Big data vendors Hortonworks, IBM, and Pivotal recently announced that their Hadoop based platform products will use the common Open Data Platform (ODP). They made the announcement at the recent HadoopSummit Europe Conference of the open platform which includes Apache Hadoop 2.6 (HDFS, YARN, and MapReduce) and Apache Ambari software.
After three developer previews, six release candidates and over 1500 closed tickets the Apache foundation has announced version 1.0 of Apache HBase, a NoSQL database in the Hadoop ecosystem. After more than 7 years of active development, the team behind HBase felt that the project had matured and stabilized enough to warrant a 1.0 version.
Pivotal recently released Spring XD 1.1 GA with new features including stream processing with Reactor, RxJava, Spark Streaming and Python. Additionally support for Kafka, batching and compression with RabbitMQ, and support for container group management when running on YARN are now featured.
Google announced last week the release of open source MapReduce framework for C, called MR4C, that allows developers to run native code in Hadoop framework. MR4C framework brings together the performance and flexibility of natively developed algorithms with the scalability and throughput provided by Hadoop execution framework.
Pivotal has decided to open source core components of their Big Data Suite and has announced the Open Data Platform, an initiative promoting open source and standardization for Big Data.
Project Pachyderm Aims to Build "Modern" Hadoop using Docker and CoreOS.
An article by Jin Scott - A tale of two clusters: Mesos and YARN – describes hardware silos created by using different resource managers on different hardware clusters, most popular being Mesos and Yarn and introduces Myriad – a solution allowing to run a YARN cluster on Mesos.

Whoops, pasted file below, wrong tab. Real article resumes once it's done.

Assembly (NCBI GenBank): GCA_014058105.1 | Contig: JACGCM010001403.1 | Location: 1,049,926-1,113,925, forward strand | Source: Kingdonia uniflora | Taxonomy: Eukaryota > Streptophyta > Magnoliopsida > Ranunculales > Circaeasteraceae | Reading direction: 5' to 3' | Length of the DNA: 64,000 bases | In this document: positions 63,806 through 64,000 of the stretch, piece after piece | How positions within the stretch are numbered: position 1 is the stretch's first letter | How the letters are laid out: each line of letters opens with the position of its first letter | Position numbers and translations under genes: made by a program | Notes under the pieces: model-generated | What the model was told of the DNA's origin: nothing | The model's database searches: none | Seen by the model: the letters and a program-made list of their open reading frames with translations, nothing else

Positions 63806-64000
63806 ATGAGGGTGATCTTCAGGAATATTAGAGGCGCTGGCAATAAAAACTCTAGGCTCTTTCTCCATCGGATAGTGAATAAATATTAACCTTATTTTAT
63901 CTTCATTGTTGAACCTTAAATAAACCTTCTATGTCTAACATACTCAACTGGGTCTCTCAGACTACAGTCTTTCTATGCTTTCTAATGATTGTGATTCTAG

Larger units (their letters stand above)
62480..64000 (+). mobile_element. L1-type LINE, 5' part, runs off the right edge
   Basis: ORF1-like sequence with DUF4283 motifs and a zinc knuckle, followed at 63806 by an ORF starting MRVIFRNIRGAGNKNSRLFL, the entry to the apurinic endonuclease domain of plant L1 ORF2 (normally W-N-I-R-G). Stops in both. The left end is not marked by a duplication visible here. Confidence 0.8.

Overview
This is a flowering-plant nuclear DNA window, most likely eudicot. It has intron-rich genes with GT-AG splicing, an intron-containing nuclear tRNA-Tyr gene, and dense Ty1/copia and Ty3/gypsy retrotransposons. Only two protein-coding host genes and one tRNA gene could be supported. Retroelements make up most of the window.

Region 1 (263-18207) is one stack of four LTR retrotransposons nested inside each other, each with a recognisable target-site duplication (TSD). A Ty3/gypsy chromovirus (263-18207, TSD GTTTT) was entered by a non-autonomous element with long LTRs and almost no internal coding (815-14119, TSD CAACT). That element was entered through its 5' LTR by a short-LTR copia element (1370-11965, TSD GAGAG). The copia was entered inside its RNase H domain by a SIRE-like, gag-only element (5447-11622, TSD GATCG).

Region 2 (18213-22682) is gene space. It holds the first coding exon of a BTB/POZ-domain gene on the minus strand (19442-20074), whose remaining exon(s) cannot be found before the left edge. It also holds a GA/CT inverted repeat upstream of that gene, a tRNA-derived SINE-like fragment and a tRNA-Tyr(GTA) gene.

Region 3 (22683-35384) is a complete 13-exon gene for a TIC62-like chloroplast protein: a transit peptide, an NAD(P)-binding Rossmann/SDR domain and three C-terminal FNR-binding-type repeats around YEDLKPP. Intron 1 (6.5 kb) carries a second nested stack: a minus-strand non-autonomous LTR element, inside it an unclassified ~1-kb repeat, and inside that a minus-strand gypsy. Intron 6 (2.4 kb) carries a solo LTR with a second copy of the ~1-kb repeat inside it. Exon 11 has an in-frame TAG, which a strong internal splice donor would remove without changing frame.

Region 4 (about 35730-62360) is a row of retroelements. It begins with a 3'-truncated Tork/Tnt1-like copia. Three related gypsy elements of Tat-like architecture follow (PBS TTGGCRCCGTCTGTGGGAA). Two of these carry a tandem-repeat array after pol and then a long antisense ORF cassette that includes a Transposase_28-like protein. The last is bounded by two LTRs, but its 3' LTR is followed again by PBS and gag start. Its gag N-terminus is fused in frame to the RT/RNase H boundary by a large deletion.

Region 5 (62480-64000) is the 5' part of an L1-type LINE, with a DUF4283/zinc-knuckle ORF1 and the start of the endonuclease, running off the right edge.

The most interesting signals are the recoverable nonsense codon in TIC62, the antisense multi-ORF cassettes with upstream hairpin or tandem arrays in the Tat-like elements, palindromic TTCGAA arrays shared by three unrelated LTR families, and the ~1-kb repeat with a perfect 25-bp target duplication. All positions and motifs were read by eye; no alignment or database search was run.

Apache Hive has released version 1.0 of their project on February 6th, 2015. Originally planned as version 0.14.1, the community voted to change the version numbering to 1.0.0 to reflect the amount of maturity the project has reached.
Amazon recently announced EMRFS, an implementation of HDFS that allows EMR clusters to use S3 with a stronger consistency model. When enabled, this new feature keeps track of operations performed on S3 and provides list consistency, delete consistency and read-after-write-consistency, for any cluster created with Amazon Machine Image (AMI) version 3.2.1 or greater.
Apache Spark 1.2.0 was released with Netty-based implementation, High Availability and Machine Learning APIs. It represents the work of 172 contributors from over 60 institutions and comprises more than 1000 patches. InfoQ talks with Patrick Wendell, a Spark committer and PMC member.
Splice Machine version 1.0 supports analytic window functions and integration with Hadoop ecosystem. Splice Machine team recently released their Hadoop based RDBMS data management solution that can be used for transactional workloads on Hadoop.
LinkedIn recently open sourced Cubert, its High Performance Computation Engine for Complex Big Data Analytics. Cubert is a framework written for analysts and data scientists in mind.Developed completely in Java and expressed as a scripting language, Cubert is designed for complex joins and aggregations that frequently arise in the reporting world.
At the 2014 QCon San Francisco conference, LinkedIn's Lin Qiao gave a talk on their Gobblin project (also summarized in a blog post) that is a unified data ingestion system for their internal and external data sources.
Stripe, the internet payments infrastructure company recently announced open sourcing a set of internally developed tools based on Apache Hadoop.Timberlake, Brushfire, Sequins and Herringbone all contribute to enriching the available tools for building an Apache Hadoop stack.
Databricks has recently announced a new record in the Daytona GraySort contest using the Spark processing engine. The Daytona GraySort contest is a 3rd party benchmark measuring how fast a system can sort 100 Terabytes of data. Databricks posted a throughput of 4.27 TB/min over a cluster of 206 machines for their official run.